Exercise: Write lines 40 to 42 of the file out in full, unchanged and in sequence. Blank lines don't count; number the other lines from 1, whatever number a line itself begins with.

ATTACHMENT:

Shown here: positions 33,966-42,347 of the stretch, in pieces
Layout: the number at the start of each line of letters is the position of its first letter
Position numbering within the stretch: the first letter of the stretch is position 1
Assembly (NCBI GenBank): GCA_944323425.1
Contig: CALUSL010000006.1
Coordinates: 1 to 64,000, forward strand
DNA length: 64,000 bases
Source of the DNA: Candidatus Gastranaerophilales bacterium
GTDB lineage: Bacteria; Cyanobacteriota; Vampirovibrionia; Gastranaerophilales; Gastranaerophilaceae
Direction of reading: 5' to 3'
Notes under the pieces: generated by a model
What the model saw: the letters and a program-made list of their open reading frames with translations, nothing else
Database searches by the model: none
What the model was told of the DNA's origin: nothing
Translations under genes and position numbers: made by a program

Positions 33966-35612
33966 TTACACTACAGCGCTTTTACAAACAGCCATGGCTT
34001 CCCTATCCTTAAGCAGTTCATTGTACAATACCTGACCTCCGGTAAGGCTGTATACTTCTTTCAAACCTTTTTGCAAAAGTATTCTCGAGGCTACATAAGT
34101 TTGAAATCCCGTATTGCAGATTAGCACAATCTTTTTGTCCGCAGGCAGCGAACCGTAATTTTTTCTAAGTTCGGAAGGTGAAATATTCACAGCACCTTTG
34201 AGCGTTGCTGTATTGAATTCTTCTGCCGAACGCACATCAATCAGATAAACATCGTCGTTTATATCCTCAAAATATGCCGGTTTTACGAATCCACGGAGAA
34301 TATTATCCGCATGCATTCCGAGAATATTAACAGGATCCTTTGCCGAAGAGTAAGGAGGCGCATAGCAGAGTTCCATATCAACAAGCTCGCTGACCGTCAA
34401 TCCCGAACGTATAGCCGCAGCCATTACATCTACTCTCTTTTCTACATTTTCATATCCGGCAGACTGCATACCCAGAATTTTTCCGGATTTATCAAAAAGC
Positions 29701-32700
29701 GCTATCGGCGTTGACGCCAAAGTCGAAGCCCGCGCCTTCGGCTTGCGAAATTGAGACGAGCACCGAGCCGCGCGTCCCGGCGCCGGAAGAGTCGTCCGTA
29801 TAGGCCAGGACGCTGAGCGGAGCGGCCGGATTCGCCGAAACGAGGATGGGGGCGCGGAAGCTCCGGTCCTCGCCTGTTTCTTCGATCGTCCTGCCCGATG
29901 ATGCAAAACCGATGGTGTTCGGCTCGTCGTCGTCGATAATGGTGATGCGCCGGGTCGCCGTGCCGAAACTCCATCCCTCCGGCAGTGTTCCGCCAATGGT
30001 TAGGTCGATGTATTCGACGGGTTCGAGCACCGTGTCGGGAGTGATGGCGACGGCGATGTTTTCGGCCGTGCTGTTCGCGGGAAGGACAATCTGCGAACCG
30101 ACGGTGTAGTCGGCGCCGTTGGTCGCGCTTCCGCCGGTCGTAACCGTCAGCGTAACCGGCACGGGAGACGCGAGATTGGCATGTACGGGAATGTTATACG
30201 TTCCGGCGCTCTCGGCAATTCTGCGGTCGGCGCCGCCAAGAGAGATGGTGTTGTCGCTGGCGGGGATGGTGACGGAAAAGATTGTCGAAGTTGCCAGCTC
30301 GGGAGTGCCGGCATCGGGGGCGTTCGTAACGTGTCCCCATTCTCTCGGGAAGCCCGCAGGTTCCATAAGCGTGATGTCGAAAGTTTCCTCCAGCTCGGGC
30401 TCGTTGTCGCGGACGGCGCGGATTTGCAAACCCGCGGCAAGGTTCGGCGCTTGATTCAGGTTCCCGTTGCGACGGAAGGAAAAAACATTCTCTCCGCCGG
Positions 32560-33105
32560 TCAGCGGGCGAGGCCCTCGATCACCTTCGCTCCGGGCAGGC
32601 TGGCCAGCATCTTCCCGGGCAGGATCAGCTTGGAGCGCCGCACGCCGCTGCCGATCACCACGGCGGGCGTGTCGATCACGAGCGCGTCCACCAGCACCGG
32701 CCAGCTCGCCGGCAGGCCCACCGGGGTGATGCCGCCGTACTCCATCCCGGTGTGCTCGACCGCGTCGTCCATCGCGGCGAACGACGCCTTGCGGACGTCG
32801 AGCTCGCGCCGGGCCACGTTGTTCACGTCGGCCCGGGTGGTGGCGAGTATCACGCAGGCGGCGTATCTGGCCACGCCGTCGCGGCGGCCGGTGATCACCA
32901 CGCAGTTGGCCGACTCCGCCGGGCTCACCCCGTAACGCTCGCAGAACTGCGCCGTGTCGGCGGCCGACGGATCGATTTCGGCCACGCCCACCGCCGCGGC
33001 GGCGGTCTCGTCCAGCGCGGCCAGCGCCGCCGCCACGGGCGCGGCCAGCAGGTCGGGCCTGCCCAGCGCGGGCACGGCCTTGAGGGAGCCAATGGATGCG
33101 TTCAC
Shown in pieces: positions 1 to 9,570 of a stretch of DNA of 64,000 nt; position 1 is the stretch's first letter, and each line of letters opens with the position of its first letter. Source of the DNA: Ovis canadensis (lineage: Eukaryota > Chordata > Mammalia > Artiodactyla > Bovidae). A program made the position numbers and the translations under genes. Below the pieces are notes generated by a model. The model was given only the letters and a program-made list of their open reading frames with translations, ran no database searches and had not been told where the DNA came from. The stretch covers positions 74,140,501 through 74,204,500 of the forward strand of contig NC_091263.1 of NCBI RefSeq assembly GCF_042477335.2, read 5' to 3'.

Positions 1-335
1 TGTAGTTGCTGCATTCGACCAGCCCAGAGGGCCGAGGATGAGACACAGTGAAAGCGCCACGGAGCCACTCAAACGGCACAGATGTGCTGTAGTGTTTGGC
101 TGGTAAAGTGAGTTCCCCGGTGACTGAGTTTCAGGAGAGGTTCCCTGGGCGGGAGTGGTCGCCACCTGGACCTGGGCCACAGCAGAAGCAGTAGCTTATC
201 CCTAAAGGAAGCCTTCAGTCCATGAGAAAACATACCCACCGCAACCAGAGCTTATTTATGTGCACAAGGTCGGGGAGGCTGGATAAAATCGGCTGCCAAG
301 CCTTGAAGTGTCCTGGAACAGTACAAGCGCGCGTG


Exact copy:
Shown in pieces: positions 1 to 9,570 of a stretch of DNA of 64,000 nt; position 1 is the stretch's first letter, and each line of letters opens with the position of its first letter. Source of the DNA: Ovis canadensis (lineage: Eukaryota > Chordata > Mammalia > Artiodactyla > Bovidae). A program made the position numbers and the translations under genes. Below the pieces are notes generated by a model. The model was given only the letters and a program-made list of their open reading frames with translations, ran no database searches and had not been told where the DNA came from. The stretch covers positions 74,140,501 through 74,204,500 of the forward strand of contig NC_091263.1 of NCBI RefSeq assembly GCF_042477335.2, read 5' to 3'.

Positions 1-335
1 TGTAGTTGCTGCATTCGACCAGCCCAGAGGGCCGAGGATGAGACACAGTGAAAGCGCCACGGAGCCACTCAAACGGCACAGATGTGCTGTAGTGTTTGGC